HOUSTONJONES ACT CLAIMS ATTORNEY
What is the Jones Act?It’s a federal law that enables seamen who sustain injuries in the course of their duties to sue their employer for personal injury damages. The Jones Act is a necessary statute because seamen do not have access to worker’s compensation benefits if they get hurt on the job. Because of this, if a seaman sustains an injury on the job, the only compensation they can legally receive is through the Jones Act. Jones Act cases can be complex, and require an attorney experienced in Jones Act claims and in general maritime law.
What Does the Jones Act Do?The Jones Act allows an injured seaman to sue their employer for negligence. To recover damages through the Jones Act, the seaman has to prove that the owner, captain, and/or crew of the vessel in question were negligent. They must also prove that the negligence was a cause of the seaman’s injury.
What is a Seaman?
Under the Jones Act, a seaman is anyone who performs a significant amount of work on a seafaring vessel (a vessel being any kind of ship or boat).
Any part-time seaman must spend at least 30% of their time working on a vessel in order to qualify under the Jones Act.
Who does and does not qualify as a seaman is a highly complex part of maritime law. For this reason, if you sustain an injury while working aboard a seafaring vessel, it’s important to contact an attorney to see if you qualify under the Jones Act.
What is Negligence Under the Jones Act?
The Jones Act requires a seaman’s employer to:
- Provide the seaman with a reasonably safe place to work
- Use ordinary care under the circumstances to maintain and keep the vessel in question in a reasonably safe condition
A maritime employer is liable to the seaman under the Jones Act for the negligence of any of their employees. This includes the seaman’s captain and coworkers.
Does the Jones Act Protect Employees?
The Jones Act is highly employee-friendly. It places a great burden on the employer in question to provide a safe working environment for the employees. An employer can be held accountable for negligence under a Jones Act claim for unsafe conditions such as:
- Grease or oil on the deck
- Breakage of equipment
- Improperly maintained equipment
- The employer’s failure to provide crew members with the proper equipment for them to do their work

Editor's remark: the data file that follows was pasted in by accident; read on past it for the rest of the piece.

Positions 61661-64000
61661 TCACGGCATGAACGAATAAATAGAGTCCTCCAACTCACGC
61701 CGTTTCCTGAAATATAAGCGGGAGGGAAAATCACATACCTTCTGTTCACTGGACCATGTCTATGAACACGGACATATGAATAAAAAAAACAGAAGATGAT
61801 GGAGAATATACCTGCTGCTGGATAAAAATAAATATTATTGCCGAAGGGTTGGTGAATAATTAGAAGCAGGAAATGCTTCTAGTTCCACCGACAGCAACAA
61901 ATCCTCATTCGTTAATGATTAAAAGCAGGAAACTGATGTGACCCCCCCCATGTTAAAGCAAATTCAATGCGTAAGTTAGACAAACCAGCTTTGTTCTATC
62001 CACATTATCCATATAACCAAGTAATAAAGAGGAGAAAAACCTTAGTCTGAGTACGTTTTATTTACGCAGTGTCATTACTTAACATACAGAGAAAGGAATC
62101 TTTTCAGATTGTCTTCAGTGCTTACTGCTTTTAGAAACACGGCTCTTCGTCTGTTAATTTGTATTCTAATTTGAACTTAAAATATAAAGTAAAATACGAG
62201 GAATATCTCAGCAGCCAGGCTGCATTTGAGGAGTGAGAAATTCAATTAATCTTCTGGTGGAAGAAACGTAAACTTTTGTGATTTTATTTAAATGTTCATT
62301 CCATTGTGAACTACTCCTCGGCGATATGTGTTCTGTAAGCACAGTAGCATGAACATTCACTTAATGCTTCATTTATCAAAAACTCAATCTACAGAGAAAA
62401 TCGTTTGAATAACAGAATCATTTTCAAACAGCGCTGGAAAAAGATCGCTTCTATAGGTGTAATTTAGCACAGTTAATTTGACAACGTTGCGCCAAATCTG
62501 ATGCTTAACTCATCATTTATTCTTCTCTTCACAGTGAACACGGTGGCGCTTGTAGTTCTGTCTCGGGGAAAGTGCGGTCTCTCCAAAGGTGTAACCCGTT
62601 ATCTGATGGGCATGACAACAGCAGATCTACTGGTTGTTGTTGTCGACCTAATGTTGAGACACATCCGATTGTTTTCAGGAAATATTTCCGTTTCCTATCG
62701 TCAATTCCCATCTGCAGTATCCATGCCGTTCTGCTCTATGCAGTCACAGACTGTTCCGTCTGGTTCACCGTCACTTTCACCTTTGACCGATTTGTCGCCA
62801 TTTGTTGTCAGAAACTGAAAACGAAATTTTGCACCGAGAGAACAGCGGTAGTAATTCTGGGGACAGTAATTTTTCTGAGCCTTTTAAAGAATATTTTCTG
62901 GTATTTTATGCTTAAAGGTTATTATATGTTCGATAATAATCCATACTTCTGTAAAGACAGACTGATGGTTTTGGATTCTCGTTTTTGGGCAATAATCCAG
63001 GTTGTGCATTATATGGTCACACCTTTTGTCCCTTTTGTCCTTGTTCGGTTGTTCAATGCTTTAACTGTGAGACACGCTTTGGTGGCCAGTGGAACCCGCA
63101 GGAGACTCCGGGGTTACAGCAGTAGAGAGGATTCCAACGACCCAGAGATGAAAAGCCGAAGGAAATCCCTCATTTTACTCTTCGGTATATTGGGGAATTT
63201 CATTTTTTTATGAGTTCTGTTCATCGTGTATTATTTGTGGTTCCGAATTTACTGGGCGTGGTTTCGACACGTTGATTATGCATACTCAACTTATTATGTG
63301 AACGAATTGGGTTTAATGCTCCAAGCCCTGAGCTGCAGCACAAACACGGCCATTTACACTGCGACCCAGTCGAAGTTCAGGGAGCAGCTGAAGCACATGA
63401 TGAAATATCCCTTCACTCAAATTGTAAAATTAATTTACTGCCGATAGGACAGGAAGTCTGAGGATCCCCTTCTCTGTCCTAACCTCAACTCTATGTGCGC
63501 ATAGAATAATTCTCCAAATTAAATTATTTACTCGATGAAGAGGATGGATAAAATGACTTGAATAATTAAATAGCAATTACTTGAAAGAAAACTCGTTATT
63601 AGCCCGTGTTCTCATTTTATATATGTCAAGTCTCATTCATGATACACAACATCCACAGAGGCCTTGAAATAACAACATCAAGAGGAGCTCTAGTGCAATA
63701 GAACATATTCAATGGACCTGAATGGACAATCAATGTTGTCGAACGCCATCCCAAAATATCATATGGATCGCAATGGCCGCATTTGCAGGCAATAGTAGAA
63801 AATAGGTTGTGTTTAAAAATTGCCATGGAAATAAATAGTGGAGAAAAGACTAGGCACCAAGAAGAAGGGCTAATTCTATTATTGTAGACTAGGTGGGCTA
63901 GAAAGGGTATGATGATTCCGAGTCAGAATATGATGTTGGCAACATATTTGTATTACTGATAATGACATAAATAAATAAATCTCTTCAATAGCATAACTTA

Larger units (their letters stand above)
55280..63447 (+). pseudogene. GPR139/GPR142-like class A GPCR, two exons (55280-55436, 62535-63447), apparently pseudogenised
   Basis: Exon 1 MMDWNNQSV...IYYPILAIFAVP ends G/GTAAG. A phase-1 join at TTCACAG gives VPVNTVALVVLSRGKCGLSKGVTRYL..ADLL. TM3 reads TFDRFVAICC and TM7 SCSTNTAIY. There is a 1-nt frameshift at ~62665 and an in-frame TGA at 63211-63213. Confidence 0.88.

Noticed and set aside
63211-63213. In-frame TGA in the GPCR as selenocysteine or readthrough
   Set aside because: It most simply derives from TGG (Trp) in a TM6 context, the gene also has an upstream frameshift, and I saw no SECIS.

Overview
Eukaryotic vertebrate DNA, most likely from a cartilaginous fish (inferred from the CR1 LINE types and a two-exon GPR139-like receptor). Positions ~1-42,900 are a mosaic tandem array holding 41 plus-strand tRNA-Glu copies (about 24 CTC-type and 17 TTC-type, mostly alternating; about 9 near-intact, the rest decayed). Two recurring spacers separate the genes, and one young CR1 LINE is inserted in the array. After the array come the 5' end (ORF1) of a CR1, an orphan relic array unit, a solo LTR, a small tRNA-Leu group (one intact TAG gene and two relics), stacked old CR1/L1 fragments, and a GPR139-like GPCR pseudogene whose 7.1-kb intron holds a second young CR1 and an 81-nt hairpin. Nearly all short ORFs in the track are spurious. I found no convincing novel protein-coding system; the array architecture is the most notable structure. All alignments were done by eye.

- Improper training of the seaman or of the crew in general
- Unsafe work methods
- Negligence of the seaman’s coworkers, and
- Assault by a coworker
As you can see, the Jones Act covers a wide variety of injuries. The Jones Act even applies if a maritime employer hires, or fails to fire, a violent crewmember.
What is the Burden of Proof Under the Jones Act?
In standard negligence cases, the plaintiff has to prove that the defendant’s negligence was a proximate cause of the injury.
Proximate cause means the defendant played a substantial part in the plaintiff’s injury. This places most of the burden on the plaintiff to prove that the defendant’s negligence was the main cause of their injury.
However, in a Jones Act claim, the seaman must only prove that their employer played some part in their injury, however small. There may have been four different causes of the injury, but the employee is still entitled to damages from the Jones Act employer.
Damages Under the Jones Act
An injured seamen is usually entitled to all the same damages one would see in an ordinary personal injury case. This includes compensation for:
- Past lost wages
- Future loss of earning capacity
- Past and future medical expenses
- Past and future pain and suffering
- Past and future mental anguish
How Do I Calculate Damages?
The amount of damages you recover from a Jones Act claim will be a combination of medical bills and other expenses, as well as wages you may have earned while you are recovering. However, as you can see, there are also potential damages that are more difficult to calculate.
It’s impossible, really, to put a price tag on pain and suffering. For this reason, if you are seeking compensation in a third-party personal injury claim, it is essential that you have an attorney experienced in personal injury. An experienced attorney like Trey Barton can use their personal experience and knowledge of precedent to make sure you get the compensation you deserve.
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When the insurance company calls you, call me! The insurance company is interested in resolving your case for the smallest amount of money possible. They don’t care about you, your family, your injury, or what it will take to make you whole. They want to resolve your case before you have a chance to speak to a personal injury attorney that knows what you are entitled to recover. Act now to protect your legal rights! Contact me today for a free case evaluation.